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Must Reads of the Week: Putin's Censorship, Assad's Long Game, Iran's Fourth Estate, and More

Author: Editors
March 14, 2014


"While the West Watches Crimea, Putin Cleans House in Moscow"
By Julia Ioffe
New Republic

"While the world awaits Sunday's referendum in Crimea and nervously watches the Russian troops massing on Ukraine's eastern border, the world is missing that, in Moscow, Vladimir Putin is busily cleaning house."

Free Syrian Army fighters sit inside a room near the Justice Palace, which is controlled by forces loyal to Syria's President Bashar al-AssadFree Syrian Army fighters sit inside a room near the Justice Palace, which is controlled by forces loyal to Syrian president Bashar al-Assad. (Photo: Courtesy Reuters)
"The Assad Regime Winning by Inches?"
By Jeffrey White
Washington Institute

"The regime's political goals are to remain in power, restore its control over as much of Syria as it can, and render the political opposition an irrelevant exile movement. Its military goal is to reduce the armed opposition to a manageable terrorist threat. This does not imply that the opposition has to be completely eliminated or that every inch of lost ground has to be recovered. Yet the regime has never shown any intention other than to fight, and it fights essentially everywhere in Syria."

"Russian Political, Economic, and Security Issues and U.S. Interests"
By Jim Nichol
Congressional Research Service

"Although Russia may not be as central to U.S. interests as was the Soviet Union, cooperation between the two is essential in many areas. Russia remains a nuclear superpower. It still has a major impact on U.S. national security interests in Europe, the Middle East, and Asia. Russia has an important role in the future of arms control, the nonproliferation of weapons of mass destruction (WMD), and the fight against terrorism."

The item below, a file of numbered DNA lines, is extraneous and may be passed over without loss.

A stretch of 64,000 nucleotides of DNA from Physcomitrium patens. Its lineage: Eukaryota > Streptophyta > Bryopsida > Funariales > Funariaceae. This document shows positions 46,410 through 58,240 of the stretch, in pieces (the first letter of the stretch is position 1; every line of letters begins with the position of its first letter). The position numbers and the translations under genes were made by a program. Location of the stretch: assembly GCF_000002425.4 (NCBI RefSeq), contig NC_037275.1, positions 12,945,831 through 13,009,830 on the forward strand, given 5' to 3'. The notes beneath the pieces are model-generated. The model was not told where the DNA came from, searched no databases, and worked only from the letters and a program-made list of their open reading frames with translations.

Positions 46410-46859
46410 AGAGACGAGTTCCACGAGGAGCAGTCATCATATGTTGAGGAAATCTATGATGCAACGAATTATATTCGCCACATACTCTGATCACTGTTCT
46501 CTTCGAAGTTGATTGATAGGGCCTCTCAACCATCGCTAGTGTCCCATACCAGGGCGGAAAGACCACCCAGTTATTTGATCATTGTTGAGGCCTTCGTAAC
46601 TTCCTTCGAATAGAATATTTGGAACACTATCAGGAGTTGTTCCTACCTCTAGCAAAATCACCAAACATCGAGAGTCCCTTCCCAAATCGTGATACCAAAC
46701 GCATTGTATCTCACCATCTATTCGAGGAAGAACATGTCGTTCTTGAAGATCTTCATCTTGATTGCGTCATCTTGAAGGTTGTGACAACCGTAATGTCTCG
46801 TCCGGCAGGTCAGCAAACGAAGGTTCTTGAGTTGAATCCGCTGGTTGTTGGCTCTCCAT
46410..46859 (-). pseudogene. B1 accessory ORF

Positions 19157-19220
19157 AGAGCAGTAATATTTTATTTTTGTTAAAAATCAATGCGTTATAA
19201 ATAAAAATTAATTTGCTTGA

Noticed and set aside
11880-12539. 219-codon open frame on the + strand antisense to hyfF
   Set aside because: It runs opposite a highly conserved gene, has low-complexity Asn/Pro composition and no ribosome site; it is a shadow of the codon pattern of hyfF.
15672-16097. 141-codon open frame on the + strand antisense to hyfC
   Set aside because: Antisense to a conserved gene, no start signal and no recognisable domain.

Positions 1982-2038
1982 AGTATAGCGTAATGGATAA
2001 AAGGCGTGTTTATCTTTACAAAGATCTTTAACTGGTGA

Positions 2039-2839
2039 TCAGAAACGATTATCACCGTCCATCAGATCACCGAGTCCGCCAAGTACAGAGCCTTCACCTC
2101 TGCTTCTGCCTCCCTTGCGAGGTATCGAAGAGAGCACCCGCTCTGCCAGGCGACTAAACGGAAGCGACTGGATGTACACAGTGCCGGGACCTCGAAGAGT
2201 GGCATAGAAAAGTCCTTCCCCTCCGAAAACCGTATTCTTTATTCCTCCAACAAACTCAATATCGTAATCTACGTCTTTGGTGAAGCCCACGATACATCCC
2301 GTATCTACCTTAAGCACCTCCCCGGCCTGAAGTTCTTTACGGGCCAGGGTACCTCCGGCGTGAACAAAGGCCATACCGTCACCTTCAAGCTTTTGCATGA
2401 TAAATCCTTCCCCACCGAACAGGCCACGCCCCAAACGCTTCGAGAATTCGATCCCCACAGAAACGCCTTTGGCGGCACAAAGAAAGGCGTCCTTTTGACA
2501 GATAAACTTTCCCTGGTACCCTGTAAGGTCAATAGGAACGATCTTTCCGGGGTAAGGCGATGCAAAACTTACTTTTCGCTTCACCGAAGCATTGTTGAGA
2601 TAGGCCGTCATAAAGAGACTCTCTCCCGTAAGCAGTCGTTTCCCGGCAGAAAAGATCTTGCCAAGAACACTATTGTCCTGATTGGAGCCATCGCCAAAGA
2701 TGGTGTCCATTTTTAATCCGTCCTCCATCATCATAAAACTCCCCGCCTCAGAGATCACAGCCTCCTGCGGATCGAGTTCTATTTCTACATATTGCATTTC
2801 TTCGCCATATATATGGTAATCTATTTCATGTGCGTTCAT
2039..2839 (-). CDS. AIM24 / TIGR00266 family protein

"The New Tyranny"
By William Easterly
Foreign Policy

"The international professionals perpetrate an illusion that poverty is purely a technical problem, distracting attention away from the real cause: the unchecked power of the state against poor people without rights. The dictators whom experts are advising are not the solution—they are the problem."

"North Korea: Glimmer of Hope"
By Simon Mundy
Financial Times

"After the starvation of up to one million people in the famine demonstrated the state's inability to feed its people, it was forced to turn a blind eye to the informal markets that sprang up. For residents of cities such as Hyesan, near the border with China, the opportunity to engage in illicit trade with Chinese merchants has been especially lucrative."

"Iran's Fourth Estate"
By Arash Karami

"The state of the Iranian media can serve as a bellwether for understanding where the country is headed. In the past, the restrictions under which Iranian journalists had to operate fluctuated as the political fortunes of conservatives and reformists shifted."

Meet the Fracking Millionaires of Kenedy, Texas
By David Usborne

"By next year, Texas will be spewing four million barrels, which will put it ahead of old oil powers such as the United Arab Emirates, Iraq, and Iran. If it were a nation, Texas would already be the ninth-biggest oil producer in the world."

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